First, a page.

Friday, July 13, 2012


I have mentioned in previous Eighth Doctor blogs that some of these stories have a real New Who (Moff Version) feel about them. 'Neverland' is one of those stories. An end of season extravaganza that ends up wrapping up the Charley Pollard story arc but leaving us with a nice juicy cliffhanger on which to hang the new season.

And yet it isn't like that at all, which might sound like something of a paradox (and that's apt in a 'season' full of paradoxes. Big Finish know that their audience isn't really the general public. This is Doctor Who made for Doctor Who fans -  even if they are also meant to stand on their own too.

In the first place 'Neverland' is stuffed with Time Lords & the continuity that comes with them. It's got Romana II in it as Lord President for Rassilon's sake. It's got Rassilon in it for Rai...sorry.  I have to admit though I love the Time Lord's when they are EPIC. The advantage of audio, of course is there are no sets or CGI to disappoint. You just have sound, words & your own imagination, which is a brilliant combination for Doctor Who.

There are war TARDISes, time-travelling Space Stations - I imagined the Space Station from Trial of a Time Lord but perhaps on a slightly smaller scale, there are throw away references to various Time Lord secrets & a whacking great wrecked TARDIS that in my head looks astonishing. It's what the Time Lords were made for & they certainly sound more like the Time Lords of RTD's Time War than the Time Lords of 'The Deadly Assassin'.

It was also lovely to get to hear Lalla Ward as Romana II again. Older but with a sharper edge born of experience. She is Lord President - and in a little Matrix deduced scenario seen by the Doctor she's also seen as the ruthless leader of a rather darker, nastier group of Time Lords wiping the Dalek's from time just because she can, despite the pleading of the Emperor Dalek - & initially you never quite know whether she's on the Doctor's side or not. Lalla Ward does a great job with the part (which shouldn't be a surprise really).

This though is really Charley's story. Finally the real reason for the weird paradoxes & timey-wimey stuff that's been going on around her is revealed & it is all to do with anti-time. (Initially I thought Omega was going to crop up somewhere what with things anti being his thang but of course his realm is anti-matter, not anti-time.) I won't go into too much detail on this because I haven't got the time (boom, boom) but suffice it to say there's another universe involved with beings in it who want their wreck their revenge upon the 'normal' universe & they have a cunning plan in place to do that with the Time Lords being enemy numero uno.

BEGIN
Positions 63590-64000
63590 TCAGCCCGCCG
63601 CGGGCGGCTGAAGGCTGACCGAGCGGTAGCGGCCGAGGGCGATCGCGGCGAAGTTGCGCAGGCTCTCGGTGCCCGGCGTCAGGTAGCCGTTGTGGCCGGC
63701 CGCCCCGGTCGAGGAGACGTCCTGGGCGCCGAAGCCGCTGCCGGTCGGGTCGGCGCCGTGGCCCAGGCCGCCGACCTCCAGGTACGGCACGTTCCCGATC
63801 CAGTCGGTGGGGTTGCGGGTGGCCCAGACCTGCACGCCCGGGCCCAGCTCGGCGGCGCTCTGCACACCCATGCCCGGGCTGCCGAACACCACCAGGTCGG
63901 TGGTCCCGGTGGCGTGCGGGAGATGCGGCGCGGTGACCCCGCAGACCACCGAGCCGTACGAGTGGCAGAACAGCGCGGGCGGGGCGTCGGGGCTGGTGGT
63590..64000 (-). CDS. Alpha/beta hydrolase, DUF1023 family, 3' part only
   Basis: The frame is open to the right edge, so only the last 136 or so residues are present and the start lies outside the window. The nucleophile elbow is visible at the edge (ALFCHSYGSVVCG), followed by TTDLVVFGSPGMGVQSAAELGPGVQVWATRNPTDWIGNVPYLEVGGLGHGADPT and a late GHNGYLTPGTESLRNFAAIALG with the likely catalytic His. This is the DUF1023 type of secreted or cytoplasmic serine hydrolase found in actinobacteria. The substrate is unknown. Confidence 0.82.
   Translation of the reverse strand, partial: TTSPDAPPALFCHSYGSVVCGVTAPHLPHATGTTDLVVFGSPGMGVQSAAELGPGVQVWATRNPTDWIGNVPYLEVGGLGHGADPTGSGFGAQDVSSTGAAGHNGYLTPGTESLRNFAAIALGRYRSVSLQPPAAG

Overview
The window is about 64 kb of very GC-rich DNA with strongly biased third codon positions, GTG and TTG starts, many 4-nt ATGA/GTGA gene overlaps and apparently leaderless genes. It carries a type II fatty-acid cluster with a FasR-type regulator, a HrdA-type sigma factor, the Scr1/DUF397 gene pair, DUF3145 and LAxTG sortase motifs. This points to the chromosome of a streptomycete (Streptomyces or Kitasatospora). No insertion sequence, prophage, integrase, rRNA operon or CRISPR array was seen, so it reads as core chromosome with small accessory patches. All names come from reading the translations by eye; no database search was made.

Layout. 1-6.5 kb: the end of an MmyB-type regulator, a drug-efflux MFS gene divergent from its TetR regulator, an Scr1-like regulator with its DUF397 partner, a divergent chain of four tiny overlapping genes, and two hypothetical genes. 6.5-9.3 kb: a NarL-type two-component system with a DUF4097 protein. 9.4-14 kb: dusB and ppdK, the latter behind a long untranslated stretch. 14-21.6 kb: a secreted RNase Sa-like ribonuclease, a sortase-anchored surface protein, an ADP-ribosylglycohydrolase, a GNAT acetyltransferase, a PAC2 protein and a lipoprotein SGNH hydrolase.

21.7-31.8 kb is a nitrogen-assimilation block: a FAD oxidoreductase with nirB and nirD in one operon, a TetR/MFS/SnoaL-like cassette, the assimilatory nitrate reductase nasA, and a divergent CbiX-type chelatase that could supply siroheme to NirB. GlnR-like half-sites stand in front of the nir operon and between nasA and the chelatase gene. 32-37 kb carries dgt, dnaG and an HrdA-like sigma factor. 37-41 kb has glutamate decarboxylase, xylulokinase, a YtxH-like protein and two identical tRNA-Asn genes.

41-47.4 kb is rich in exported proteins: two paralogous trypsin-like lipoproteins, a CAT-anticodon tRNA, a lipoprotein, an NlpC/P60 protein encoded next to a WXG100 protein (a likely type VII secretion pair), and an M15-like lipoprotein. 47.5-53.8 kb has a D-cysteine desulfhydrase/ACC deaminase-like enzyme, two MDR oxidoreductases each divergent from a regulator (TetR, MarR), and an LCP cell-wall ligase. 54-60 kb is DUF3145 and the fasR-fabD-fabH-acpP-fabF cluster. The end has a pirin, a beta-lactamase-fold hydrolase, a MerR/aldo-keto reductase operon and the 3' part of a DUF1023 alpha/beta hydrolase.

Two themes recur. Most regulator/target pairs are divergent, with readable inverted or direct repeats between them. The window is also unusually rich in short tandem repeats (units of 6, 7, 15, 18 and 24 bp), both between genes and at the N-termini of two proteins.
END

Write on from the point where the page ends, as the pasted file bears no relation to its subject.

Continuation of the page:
India Fisher is superb in this. Getting to really stretch the acting muscles [whatever the hell I mean by that] & she gets a couple of lovely speeches on how wonderful the extra time she's been given by the Doctor is & what it means to really live. She's seriously becoming one of my favourite companions despite her occasional forays into jolly hockey sticks territory.

McGann too does a fine job. Again soliloquizing & speechifying with an infectious enthusiasm & behind a facetious exterior hiding a sharp & persistent mind. (He actually oddly reminds me of Lord Peter Whimsey & his distracting way with piffle that leads people to underestimate him).

O & a round of applause for Anthony Keech as Co-Ordinator Vansell who twist & turns throughout the story before....well let's not spoil it. Plus we get to hear the velvet tones of Don Warrington, which is always a pleasure.

Sentris is the main villain of the piece motivated by a twisted bitterness that had its seed in an act of nobility. She's a bit caught up in the cleverness of her plan however & taunts the Doctor for his inability to kill a friend in order to save the universe.  As usual the villain gloats too early (When will they learn) & the Doctor is victorious but has made what appears to be the ultimate sacrifice.

Then...and then the Big Finish bastards spring a whacking great twist onto the end that isn't what I was expecting at all. Grrrr.

I highly recommend 'Neverland' despite it's split into two one hour plus long episodes it is the audio equivalent of one of those books you can't put down.


  1. Unlike you, I didn't particularly liked Charlie very much. I didn't hate her, but there's something about that characters that gets on my nerves a bit. Nevertheless I have been enjoying this series so far and this is the first story which I did not understand and so I can't say if I liked it or not, unlike the one that followed...

    Maybe it's my own ignorance with Who stories etc. but I really didn't get the whole Grey Hound, or whatever that fairy tale was. One moment it's real, than it isn't, than it's the Doctor? Huh??? Is it a scary thing? A comforting thing? Then it all becomes redundant and disappears in the next story, so what was that all about?

    What was the point of Rasalon? Apart from being the god of Time Lords what is his function to the story? I don't get it. Again, one moment he is bad, than you realise it was all an illusion, than he appears to the Doctor as some sort of comfort, but why? He doesn't seem to have any useful advice, any words of comfort or any effect whatsoever on the story or the character.

    I am not being sarcastic here, I genuinely didn't get this story at all and would welcome an explanation. Am I missing something?

  2. The Rassilon stuff is difficult to explain as it forms a key part of what is too come. He's there as a McGuffin in this one.

    It so long since I listened to this though I'll have to jog my memory before I reply in detail. (Short term memory is always the first to go)